Tuesday, October 17, 2017

What Paul Vallas learned early about the school reform biz

Rauner gives Vallas fat contract to fix Chicago State.
“High-performing individuals with decades of specialized experience and knowledge do not limit their ability to contribute to the greater good." -- Paul Vallas
Paul Vallas was never an educator, but he was a quick study. He learned from the start of his stint as Mayor Daley's schools CEO in 1995, the power of government contracting and that there was good money to be made in the school reform business. He also came to believe that the future of school reform belonged not to the system's bureaucrats, but to the outsider corporate reformers, wealthy, powerful, self-interested billionaires and outside consultants who they patronized.

After Daley gave him the boot from Chicago and through a series of unremarkable stints as district school chiefs in Philly, New Orleans and Bridgeport, Vallas assembled a team of loyalists (mostly former Chicago school bureaucrats) and developed a strategy for injecting himself and his brand into struggling urban school districts, in order to do "the greater good". The game plan involved using political clout to place his lieutenants into power in selected districts and in return, having them bring in the big-ticket Vallas Group to "reform" district schools from the top-down. It also included a heavy dose of replacing public schools with privately-run charters and weakening or completely eliminating union collective-bargaining agreements.

It was a plan that included perks and kick-backs to district leaders as in the case of former Vallas partner Gary Solomon, who along with former Chicago schools CEO Barbara Byrd-Bennett, is now doing heavy prison time on fraud and corruption charges in the Chicago SUPES scandal.

Byrd-Bennett worked as a consultant and lead teacher for The Supes Academy and worked as a consultant for Synesi Associates, the consulting company founded by Vallas and Solomon. Vallas not only hired Solomon and his companies when he worked in Philadelphia, but brought Solomon with him to New Orleans.

From an earlier Sun-Times story:
Urging that the then-newly formed Synesi be hired in 2007, Vallas told officials the New Orleans school system didn’t have anyone who could do the work, according to documents from the New Orleans district. And in his “justification for an external contractor” letter, he urged that Solomon’s company be hired without seeking competitive bids.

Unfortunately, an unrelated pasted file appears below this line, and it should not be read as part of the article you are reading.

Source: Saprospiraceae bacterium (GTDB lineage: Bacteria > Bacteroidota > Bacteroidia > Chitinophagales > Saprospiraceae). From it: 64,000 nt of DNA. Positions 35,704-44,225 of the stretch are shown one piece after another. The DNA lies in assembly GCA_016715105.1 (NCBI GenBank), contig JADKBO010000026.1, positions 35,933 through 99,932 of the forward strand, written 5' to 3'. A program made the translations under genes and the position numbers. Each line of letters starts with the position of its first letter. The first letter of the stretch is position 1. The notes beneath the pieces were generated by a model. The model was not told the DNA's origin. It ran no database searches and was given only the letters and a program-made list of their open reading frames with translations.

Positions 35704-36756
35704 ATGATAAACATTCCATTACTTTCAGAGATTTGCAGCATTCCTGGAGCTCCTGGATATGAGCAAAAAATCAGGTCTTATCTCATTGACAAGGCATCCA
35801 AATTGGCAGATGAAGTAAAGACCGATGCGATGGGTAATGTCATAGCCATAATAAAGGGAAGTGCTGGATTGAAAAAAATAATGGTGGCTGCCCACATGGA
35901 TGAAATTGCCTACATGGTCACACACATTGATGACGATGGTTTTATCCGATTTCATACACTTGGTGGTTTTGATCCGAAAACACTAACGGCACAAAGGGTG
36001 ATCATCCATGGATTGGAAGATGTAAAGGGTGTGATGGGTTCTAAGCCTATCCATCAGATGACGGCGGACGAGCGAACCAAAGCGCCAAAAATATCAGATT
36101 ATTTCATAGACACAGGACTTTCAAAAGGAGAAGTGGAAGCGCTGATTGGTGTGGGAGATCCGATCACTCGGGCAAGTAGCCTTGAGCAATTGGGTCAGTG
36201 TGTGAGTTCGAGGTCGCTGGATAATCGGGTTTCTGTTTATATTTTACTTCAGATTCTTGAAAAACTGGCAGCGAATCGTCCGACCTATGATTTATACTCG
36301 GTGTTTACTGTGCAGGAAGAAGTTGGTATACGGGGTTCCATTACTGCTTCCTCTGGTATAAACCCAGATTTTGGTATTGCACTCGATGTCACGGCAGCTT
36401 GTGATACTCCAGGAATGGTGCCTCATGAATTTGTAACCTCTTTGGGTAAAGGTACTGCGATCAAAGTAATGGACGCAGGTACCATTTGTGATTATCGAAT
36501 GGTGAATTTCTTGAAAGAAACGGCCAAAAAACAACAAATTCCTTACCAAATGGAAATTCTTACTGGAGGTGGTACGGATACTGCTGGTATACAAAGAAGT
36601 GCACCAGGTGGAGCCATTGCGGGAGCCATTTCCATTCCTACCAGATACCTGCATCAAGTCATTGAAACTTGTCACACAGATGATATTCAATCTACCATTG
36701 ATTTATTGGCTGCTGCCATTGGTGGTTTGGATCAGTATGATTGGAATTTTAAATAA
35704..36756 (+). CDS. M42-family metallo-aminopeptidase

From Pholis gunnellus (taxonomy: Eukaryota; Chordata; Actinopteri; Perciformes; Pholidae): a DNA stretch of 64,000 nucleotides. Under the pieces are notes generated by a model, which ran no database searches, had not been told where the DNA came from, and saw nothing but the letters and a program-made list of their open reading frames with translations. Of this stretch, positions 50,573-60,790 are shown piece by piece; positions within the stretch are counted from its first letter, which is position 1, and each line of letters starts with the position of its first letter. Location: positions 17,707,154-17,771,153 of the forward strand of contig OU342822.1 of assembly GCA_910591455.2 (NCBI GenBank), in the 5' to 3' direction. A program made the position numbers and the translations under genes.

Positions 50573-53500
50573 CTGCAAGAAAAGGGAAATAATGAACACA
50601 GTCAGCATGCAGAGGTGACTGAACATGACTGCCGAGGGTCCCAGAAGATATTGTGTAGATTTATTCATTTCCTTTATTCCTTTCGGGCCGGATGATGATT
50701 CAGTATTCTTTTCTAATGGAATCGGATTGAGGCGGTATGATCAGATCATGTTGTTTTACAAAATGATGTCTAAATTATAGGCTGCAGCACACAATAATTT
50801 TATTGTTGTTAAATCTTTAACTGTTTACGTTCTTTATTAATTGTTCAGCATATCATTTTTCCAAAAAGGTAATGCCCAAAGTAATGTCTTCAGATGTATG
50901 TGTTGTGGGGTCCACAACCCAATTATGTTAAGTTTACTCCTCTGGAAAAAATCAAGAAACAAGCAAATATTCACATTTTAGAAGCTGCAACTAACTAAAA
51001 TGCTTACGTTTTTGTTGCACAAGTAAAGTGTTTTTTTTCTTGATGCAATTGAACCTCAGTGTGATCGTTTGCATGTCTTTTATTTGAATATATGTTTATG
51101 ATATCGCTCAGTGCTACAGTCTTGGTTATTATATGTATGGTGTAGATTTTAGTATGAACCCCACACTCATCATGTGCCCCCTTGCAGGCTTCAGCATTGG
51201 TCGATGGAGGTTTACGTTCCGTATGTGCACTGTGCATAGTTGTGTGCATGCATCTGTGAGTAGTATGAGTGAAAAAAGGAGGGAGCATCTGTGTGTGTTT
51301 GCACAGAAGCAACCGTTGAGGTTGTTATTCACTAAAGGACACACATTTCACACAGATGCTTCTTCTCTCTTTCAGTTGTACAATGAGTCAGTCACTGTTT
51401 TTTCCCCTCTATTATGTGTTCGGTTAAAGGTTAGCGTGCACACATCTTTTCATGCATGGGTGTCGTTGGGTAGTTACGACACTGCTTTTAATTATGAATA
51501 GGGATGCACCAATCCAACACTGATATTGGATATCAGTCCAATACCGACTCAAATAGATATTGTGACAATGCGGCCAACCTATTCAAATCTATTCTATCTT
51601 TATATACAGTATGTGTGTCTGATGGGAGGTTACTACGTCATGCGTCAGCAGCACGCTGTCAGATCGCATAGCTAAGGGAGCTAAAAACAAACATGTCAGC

Sun-Times reporter Dan Mihalopoulos broke a story Friday, exposing the unlikely relationship between Vallas, the erstwhile Chicago Democrat Party machine operative, and billionaire Republican and future governor of IL, Bruce Rauner. Actually, a bit of old news. But he evaded the whole Vallas/Solomon connection.
Nearly seven years ago — when Rauner wasn’t yet a politician, just a wealthy private investor with an interest in public education and a friend in the mayor’s office — Vallas corresponded with and met with him, offering to help create what he described as an “ambitious new school district” in Chicago.
In three letters to Rauner in 2010 and 2011, Vallas offered to work for with Rauner and city officials. Vallas said that school “buildings would be provided to the charters at no cost.”
“Concerning our potential partnership, I would welcome the opportunity to contract with you to assist with your school reform efforts in Chicago,” Vallas wrote to Rauner in February 2011, when Vallas was the top schools official in New Orleans.
 “You once told me that if I ever decided to launch a domestic education business, you would be willing to invest,” Vallas told Rauner. “Based on my research and years in the education field, I firmly believe this is a can’t miss.”
Vallas now claims that nothing came of the plans he and Rauner discussed for the Chicago schools and that his offers to assist CPS, "were rebuffed, as leadership chose to follow Barbara Byrd-Bennett’s vision for the district."

A lot has changed since Vallas first solicited Rauner. Vallas lost his bid to become Lt. Gov of IL and in the process, became a factor in Pat Quinn's election loss to Rauner in the governor's race.

Under the15-month contract Rauner has given Vallas to lead an economic recovery at Chicago State, he is still allowed to continue his private work with the Vallas Group.

Here's what Mihalopoulos' story left out...

Actually BBB's "vision" was Gary Solomon's vision and Solomon's vision was Vallas'. Same dreams but different beds. Solomon’s consulting company advertised that it had “the exclusive rights to Paul Vallas’ model of education reform.” In Philadelphia, he marketed the consulting company as using the “Paul Vallas method of school reform.”

In Chicago, Solomon used his former partner's strategy of installing BBB as schools CEO and then kicking-back to her after she gave SUPES and $20M contract to do principal training.

Solomon later said he used Vallas’ name without permission and it was a “mistake.”

But Vallas had used a similar approach in Rockford, St. Louis, Philly, Rochester, Peoria and other districts and greased the wheels for the Synesi group. Synesi landed two no-bid contracts worth nearly $893,000 in New Orleans during Vallas’ time running the Recovery School District from 2007 to 2011.

Vallas calls his involvement with Solomon in New Orleans a “non-story.” He also says, “New Orleans honored me with the key to the city, while those involved in CPS are about to be locked up.”

He's right and this says a lot about our justice system and media's reluctance to make the connection.

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